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Work at Home Pine Bluff AR

Work at home jobs include data entry jobs, proofreading jobs, transcription jobs, translation jobs, online tutoring jobs and more. See below for work at home jobs in Pine Bluff for freelance writers, telemarketers, and online shop owners, as well as advice on how to find a work at home job.

Arkansas WorkForce Center At Pine Bluff
(870) 575-9797
3135 W 28th Ave
Pine Bluff, AR
 
Arkansas Department of Workforce Services at Pine Bluff
(870) 534-1920
1001 South Tennessee Street
Pine Bluff, AR
 
Arkansas WorkForce Center At UAPB
(870) 534-7700
2003 University Dr
Pine Bluff, AR
 
Arkansas Workforce Center at Pine Bluff
(870) 575-9797
3135 W. 28th St., Regency Square
Pine Bluff, AR
 
Arkansas Workforce Center at Rison
(870) 325-7575
203 Main Street
Rison, AR
 
Delta Resources For Independent Living
(870) 535-2222
3131 W 28th Ave
Pine Bluff, AR
 
Job Corp Counseling
(870) 534-2461
1210 S Cherry St
Pine Bluff, AR
 
Jefferson Area Vocational Center
(870) 534-1944
221 S Beech St
Pine Bluff, AR
 
Ibt
(870) 247-5900
5515 Jefferson Pkwy
White Hall, AR
 
Arkansas Workforce Center at Star City
(870) 628-1443
610 South Lincoln Street
Star City, AR
 

Stay at Home Dad, Online Resources for Stay at Home Dads

The SAHD (stay-at-home dad) counterpart - MAWDAHS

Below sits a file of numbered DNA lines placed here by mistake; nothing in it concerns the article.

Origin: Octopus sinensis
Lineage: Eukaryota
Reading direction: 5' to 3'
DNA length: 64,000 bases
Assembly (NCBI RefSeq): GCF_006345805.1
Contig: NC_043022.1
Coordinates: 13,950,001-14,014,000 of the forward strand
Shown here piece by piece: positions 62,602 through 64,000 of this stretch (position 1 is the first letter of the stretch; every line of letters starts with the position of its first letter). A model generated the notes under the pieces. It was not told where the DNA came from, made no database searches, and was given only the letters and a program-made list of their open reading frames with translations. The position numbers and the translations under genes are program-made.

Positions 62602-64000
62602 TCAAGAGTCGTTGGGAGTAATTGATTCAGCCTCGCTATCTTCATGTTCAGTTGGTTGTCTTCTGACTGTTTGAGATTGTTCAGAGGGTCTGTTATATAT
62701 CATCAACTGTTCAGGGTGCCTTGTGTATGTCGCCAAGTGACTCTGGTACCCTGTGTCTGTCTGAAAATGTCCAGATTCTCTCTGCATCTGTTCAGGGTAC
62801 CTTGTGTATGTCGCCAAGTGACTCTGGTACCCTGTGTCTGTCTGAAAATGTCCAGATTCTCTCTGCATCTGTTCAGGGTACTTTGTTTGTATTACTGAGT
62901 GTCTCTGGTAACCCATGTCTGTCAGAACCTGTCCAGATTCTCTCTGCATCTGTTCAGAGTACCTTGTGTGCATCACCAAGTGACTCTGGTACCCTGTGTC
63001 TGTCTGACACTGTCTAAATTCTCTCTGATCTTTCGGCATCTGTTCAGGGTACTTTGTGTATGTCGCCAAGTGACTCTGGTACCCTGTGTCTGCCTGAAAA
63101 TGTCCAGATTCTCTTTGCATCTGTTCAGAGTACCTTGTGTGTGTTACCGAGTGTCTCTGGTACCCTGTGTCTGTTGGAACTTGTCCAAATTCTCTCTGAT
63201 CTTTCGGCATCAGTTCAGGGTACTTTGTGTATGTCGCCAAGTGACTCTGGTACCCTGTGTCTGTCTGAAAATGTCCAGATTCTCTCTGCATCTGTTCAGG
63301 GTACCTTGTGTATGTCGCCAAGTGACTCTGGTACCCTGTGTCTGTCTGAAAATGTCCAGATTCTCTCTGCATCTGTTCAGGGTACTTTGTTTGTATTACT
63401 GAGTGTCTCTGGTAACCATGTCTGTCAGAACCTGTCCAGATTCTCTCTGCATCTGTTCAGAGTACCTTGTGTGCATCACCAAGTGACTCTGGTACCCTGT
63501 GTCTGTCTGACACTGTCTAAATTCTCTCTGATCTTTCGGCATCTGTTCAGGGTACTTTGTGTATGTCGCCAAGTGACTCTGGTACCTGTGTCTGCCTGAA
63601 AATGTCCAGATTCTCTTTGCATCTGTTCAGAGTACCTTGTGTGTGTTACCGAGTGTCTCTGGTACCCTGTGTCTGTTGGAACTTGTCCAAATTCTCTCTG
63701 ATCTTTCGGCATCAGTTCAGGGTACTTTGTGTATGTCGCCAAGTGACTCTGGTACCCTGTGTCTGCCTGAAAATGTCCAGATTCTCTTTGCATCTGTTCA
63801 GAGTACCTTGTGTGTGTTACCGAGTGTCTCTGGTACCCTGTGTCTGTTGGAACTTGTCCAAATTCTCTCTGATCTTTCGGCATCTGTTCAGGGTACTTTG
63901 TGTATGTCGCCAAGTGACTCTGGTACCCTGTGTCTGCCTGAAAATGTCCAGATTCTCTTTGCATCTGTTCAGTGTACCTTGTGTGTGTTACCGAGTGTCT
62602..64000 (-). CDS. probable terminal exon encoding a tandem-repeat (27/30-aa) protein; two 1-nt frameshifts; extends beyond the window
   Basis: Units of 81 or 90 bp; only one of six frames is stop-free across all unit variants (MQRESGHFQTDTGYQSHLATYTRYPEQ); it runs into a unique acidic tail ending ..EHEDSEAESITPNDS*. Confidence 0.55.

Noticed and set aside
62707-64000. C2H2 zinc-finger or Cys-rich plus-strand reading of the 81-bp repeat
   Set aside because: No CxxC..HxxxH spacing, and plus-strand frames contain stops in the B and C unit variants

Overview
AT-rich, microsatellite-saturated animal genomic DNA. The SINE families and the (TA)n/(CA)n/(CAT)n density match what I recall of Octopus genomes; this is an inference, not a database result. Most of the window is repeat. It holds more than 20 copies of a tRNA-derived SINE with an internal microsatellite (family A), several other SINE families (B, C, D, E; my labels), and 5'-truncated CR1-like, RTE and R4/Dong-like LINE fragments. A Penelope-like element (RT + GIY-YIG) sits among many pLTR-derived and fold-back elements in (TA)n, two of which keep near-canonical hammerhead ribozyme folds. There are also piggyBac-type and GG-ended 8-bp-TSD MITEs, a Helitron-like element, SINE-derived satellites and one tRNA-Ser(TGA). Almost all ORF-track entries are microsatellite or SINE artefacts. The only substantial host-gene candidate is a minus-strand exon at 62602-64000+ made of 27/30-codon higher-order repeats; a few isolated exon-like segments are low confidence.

RebelDad makes an impassioned argument for elevating the way we describe stay at home dads who look after kids:

So yesterday I was given another reminder that one of these days I should really start a blogroll for MAWDAHs... moms who go to work and are married to stay at home dads. Asha over at ParentHacks.com flagged this post by Mom 101 about her husband. It is a wonderful denunciation of the strange and irritating trend toward referring to male caregivers by female terms ("The Mommy," "Mr. Mom," etc.)

I was asked recently what the problem with Mr. Mom is, and Mom 101 nails a good chunk of it. Here's my take on why it's a problem:

  • It is unfair to women to "mom"ify the job. Calling a guy "Mr. Mom," implies mom ∗should∗ be the one behind the stroller. That ought to be pretty offensive nowadays.
  • It emphasizes the novelty of at-home fatherhood . A dad at the playground shouldn't be treated with any more surprise that a female surgeon in the operating room. Why should "Hey - that kid's caretaker is a ∗man∗!" be any less offensive than "Hey - that doctor/lawyer/exec is a ∗woman∗!"?
  • It glosses over the different skills that mothers and fathers bring to the table. Kyle Pruett at Yale has made a career of noting that men and women generally parent differently, and that kids are best served by both styles of play. Suggesting that a...

Click here to read the rest of this article from GreatDad.com